Top | Raising Steaks

Rib-Eye Steaks with Thai Basil and Mint Sauce

(recipe, Betty Fussell)


Here's a quintessential grilled rib-eye, of substantial size, adapted from The Niman Ranch Cookbook: From Farm to Table with America's Finest Meat that I lick my chops over word by word.


  1. 4 fresh dry-aged rib-eye steaks, ¾ pound each
  2. ⅔ cup extra-virgin olive oil
  3. ¼ cup minced garlic (about 12 cloves)
  4. 1 Tbsp. firmly packed fresh Thai basil leaves, chopped
  5. 1 cup firmly packed fresh mint leaves, chopped
  6. 1 Tbsp. fresh thyme leaves, chopped
  7. Minced zest and juice of 1 lemon
  8. 1 Tbsp. sugar
  9. 1 Tbsp. Dijon mustard
  10. Kosher salt and freshly ground black pepper


  1. Prepare and light a charcoal grill for direct cooking. Bring the steaks to room temperature.
  2. Heat the olive oil in a saucepan over medium heat. Add the garlic and cook, stirring, for 1 to 2 minutes, until aromatic. Stir in the basil, mint, thyme, and lemon zest. Remove from heat. Combine the lemon juice and sugar in a small bowl and stir until the sugar dissolves. Whisk in the mustard and then the herb mixture.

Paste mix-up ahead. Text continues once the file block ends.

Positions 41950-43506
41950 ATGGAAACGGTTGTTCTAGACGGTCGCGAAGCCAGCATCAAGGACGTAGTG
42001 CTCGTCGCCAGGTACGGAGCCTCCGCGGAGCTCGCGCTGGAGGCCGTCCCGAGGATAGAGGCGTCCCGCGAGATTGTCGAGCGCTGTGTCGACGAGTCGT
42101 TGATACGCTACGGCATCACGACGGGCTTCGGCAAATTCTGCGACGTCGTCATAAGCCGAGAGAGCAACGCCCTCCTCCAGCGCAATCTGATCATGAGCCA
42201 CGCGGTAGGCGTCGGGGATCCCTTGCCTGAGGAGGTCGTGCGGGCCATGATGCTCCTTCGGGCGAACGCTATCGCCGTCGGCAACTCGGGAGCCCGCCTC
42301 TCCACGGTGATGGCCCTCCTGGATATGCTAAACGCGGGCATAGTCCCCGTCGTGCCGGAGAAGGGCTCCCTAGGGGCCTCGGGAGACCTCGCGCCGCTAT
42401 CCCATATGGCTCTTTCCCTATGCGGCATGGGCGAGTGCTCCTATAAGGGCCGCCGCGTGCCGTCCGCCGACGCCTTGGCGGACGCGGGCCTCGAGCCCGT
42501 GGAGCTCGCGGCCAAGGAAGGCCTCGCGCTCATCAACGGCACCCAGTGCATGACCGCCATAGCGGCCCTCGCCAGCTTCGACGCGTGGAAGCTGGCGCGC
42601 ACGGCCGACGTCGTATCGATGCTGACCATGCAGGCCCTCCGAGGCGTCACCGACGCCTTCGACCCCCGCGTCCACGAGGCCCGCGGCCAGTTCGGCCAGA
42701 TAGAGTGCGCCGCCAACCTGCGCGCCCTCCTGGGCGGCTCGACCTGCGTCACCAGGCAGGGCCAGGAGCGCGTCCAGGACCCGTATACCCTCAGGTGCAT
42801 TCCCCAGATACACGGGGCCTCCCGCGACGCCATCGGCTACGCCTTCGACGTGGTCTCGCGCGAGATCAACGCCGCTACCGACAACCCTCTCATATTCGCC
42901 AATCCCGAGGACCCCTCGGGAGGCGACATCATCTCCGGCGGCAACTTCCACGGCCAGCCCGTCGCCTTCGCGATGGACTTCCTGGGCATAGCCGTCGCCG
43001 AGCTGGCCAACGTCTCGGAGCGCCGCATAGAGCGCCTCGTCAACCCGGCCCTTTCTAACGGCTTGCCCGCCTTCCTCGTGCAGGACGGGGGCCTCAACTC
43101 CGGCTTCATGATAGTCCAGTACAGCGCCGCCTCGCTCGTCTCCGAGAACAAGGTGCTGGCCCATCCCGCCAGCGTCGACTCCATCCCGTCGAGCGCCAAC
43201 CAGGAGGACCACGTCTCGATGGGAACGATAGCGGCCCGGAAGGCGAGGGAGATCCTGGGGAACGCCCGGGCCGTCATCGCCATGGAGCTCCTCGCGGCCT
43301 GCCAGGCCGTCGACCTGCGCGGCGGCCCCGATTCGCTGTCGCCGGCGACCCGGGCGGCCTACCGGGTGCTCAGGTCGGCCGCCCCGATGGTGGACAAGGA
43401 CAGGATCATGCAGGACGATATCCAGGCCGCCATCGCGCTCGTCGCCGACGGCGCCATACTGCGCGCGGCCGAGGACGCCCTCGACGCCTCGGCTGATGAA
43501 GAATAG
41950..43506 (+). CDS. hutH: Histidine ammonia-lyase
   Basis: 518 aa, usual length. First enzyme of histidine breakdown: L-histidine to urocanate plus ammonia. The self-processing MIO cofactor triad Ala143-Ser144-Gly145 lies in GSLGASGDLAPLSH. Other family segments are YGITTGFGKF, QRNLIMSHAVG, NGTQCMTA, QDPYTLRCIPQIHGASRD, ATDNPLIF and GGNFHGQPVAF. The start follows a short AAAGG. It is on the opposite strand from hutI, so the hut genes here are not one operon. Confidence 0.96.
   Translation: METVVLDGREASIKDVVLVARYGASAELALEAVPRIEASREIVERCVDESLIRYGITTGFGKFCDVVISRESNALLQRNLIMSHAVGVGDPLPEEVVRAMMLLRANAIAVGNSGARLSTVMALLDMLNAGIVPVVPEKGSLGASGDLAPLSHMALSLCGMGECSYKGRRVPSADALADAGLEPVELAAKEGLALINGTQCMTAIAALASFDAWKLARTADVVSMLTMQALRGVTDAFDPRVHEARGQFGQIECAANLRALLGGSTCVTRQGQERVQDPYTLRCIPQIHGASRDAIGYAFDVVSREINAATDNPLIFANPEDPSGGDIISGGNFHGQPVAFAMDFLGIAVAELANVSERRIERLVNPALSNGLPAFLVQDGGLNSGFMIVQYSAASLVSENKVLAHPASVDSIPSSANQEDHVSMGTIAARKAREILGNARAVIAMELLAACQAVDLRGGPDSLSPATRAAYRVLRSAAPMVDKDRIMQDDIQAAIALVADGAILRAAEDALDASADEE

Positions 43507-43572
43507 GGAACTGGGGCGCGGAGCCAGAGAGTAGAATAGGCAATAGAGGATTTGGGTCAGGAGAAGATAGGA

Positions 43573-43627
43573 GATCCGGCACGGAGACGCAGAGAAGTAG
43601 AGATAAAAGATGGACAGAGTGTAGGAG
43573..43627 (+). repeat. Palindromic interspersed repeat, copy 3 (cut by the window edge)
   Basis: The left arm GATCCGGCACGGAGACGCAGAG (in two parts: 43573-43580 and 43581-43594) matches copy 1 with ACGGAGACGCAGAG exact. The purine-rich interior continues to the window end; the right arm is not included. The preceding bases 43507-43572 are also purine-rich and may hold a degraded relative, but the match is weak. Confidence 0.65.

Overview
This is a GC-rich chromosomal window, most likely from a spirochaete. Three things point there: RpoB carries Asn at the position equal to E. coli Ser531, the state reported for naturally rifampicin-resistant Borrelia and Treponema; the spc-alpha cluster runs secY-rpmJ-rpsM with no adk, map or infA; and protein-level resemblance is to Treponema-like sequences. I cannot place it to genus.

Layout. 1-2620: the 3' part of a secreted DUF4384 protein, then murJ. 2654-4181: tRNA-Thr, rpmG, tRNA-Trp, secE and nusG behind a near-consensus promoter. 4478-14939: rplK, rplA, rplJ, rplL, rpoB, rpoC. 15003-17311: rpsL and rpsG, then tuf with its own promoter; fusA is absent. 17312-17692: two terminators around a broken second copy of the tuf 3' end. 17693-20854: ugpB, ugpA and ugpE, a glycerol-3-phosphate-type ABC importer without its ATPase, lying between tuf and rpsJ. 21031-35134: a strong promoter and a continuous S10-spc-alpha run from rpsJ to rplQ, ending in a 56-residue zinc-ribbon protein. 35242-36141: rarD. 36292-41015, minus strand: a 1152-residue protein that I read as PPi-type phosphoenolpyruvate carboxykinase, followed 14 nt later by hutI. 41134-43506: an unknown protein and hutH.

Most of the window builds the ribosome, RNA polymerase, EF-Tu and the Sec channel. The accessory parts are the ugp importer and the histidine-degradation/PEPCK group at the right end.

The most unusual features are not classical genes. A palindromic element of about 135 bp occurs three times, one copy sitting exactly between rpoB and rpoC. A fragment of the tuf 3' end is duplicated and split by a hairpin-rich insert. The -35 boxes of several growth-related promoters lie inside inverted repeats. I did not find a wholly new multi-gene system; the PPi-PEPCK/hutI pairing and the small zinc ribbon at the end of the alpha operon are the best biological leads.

3. When the grill is hot (when the coals are red and glowing but there isn't any flame), season the steaks on the cooking grate directly over the coals and spread a spoonful of the herb mixture over each steak. Cook, uncovered, for 4 to 5 minutes. (If there are flare-ups, move the steaks to the edge of the grate to prevent burning.) Turn the steaks and again spread a spoonful of the sauce over each steak. (You will have some sauce remaining for serving.) Cook uncovered for 4 to 5 minutes longer for medium rare; the timing will depend on the thickness of the steak.
  4. Transfer to a cutting board and let rest for 5 minutes. Salt and pepper to taste.
  5. Serve whole or cut across the grain into slices. Offer the remaining herb mixture as a condiment at the table.